9. Doctors & Lawyers for Kids – $17,245 – Invest in donor management and fundraising software
  10. Dress for Success Louisville – $20,000 – Develop a strategic plan and establish standard operating procedures for administrative functions
  11. Horses Offering Opportunities for the Future – $9,400 – Invest in technology upgrades
  12. Jewish Family & Career Services – $20,000 – Invest in technology upgrades and training for staff
  13. Kentucky Center for African American Heritage – $20,000 – Invest in technology upgrades and a new website
  14. Kentucky Refugee Ministries – $20,000 – Evaluate the agency’s effectiveness in assisting families in achieving self-sufficiency and community integration
  15. La Casita Center – $15,298 – Invest in technology upgrades and training for staff
  16. Louisville Metro Affordable Housing Trust Fund – $20,000 – Conduct a community needs assessment to inform the Fund’s strategic plan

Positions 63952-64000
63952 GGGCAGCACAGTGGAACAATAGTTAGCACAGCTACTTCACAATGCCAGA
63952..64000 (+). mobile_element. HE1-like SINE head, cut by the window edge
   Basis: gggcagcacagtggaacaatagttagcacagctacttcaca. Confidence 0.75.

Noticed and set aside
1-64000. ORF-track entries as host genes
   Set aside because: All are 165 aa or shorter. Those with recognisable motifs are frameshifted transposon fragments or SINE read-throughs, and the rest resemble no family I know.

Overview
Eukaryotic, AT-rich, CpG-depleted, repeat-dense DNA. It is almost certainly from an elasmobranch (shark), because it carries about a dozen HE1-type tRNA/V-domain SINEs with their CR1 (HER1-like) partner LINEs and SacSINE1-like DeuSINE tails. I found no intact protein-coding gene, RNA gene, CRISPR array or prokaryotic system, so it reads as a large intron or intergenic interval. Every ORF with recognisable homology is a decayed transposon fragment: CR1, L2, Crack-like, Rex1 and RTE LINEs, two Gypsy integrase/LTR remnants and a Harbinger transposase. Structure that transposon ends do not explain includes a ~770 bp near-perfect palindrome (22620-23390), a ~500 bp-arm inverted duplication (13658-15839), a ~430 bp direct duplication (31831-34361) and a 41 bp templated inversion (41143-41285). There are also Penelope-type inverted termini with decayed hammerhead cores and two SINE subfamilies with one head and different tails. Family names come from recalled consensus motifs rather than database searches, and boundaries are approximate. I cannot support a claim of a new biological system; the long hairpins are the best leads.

17. Louisville Story Program – $15,000 – Develop a five-year organizational business plan
  18. Mission Behind Bars and Beyond – $18,000 – Develop new communications strategies
  19. New Roots – $20,000 – Secure new software to better manage and analyze client/shareholder data
  20. Peace Education Program – $20,000 – Establish standard training procedures and approaches
  21. Prodigal Ministries – $10,000 – Invest in technology upgrades
  22. Restorative Justice Louisville – $5,816 – Invest in technology upgrades and staff training
  23. River City Drum Corp Cultural Arts Institute – $19,415 – Establish standard operating procedures and invest in professional development to prepare for leadership changes
  24. South Louisville Community Ministries – $15,000 – Invest in staff training and develop new marketing strategies
  25. The Cabbage Patch Settlement House – $18,750 – Invest in leadership training for staff and plan for leadership changes
  26. The Coalition for the Homeless – $20,000 – Evaluate the feasibility of a new program
  27. The Salvation Army Louisville – $20,000 – Invest in technology upgrades
  28. Youth Build Louisville – $20,000 – Invest in technology upgrades